Distribution of grades policyAcademic Quality Assurance Committee monitors the performance of students, including attrition, further study and employment rates and grade distribution, and College reports on quality assurance processes for assessment activities, including alignment with national and international disciplinary and interdisciplinary standards, as well as qualification type learning outcomes. Since first semester 1994, ANU uses a grading scale for all courses. This grading scale is used by all academic areas of the University.
Support for studentsThe University offers students support through several different services. You may contact the services listed below directly or seek advice from your Course Convener, Student Administrators, or your College and Course representatives (if applicable).
- ANU Health, safety & wellbeing for medical services, counselling, mental health and spiritual support
- ANU Diversity and inclusion for students with a disability or ongoing or chronic illness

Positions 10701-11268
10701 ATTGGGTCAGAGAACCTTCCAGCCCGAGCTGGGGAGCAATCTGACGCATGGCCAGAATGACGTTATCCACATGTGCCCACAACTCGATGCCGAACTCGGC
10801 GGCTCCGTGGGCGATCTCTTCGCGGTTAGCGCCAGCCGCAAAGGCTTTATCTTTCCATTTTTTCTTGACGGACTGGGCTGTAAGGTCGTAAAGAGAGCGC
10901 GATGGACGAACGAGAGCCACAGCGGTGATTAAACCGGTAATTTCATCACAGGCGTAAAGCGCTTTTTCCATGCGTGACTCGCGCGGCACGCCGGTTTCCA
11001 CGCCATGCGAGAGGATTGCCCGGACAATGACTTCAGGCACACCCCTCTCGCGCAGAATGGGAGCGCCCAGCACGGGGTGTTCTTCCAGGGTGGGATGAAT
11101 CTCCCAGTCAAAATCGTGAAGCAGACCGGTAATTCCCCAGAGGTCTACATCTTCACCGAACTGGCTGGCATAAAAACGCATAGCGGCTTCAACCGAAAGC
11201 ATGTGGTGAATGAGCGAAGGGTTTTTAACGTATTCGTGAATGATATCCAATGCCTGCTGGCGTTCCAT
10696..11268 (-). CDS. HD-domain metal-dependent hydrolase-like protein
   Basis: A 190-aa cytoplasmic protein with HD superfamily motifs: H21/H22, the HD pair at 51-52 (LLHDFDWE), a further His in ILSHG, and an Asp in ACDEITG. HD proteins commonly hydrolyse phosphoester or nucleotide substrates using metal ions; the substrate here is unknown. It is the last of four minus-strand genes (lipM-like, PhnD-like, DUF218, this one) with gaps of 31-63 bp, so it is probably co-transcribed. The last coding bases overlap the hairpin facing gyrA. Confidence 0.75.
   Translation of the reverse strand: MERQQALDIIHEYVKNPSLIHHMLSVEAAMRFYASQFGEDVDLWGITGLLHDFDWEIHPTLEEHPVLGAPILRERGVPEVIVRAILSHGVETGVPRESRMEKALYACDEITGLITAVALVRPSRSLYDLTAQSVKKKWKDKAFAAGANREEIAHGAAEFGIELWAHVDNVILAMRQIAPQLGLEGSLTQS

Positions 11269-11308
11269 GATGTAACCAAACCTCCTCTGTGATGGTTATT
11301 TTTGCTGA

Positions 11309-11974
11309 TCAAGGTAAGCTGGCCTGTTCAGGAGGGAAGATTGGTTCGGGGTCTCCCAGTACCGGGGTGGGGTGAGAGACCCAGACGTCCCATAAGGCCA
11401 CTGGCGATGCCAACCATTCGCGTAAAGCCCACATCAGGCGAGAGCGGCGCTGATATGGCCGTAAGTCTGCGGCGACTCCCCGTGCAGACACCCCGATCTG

- ANU Dean of Students for confidential, impartial advice and help to resolve problems between students and the academic or administrative areas of the University
- ANU Academic Skills and Learning Centre supports you make your own decisions about how you learn and manage your workload.
- ANU Counselling Centre promotes, supports and enhances mental health and wellbeing within the University student community.
- ANUSA supports and represents undergraduate and ANU College students
- PARSA supports and represents postgraduate and research students
Dr Daniel Connell
Dr Daniel Connell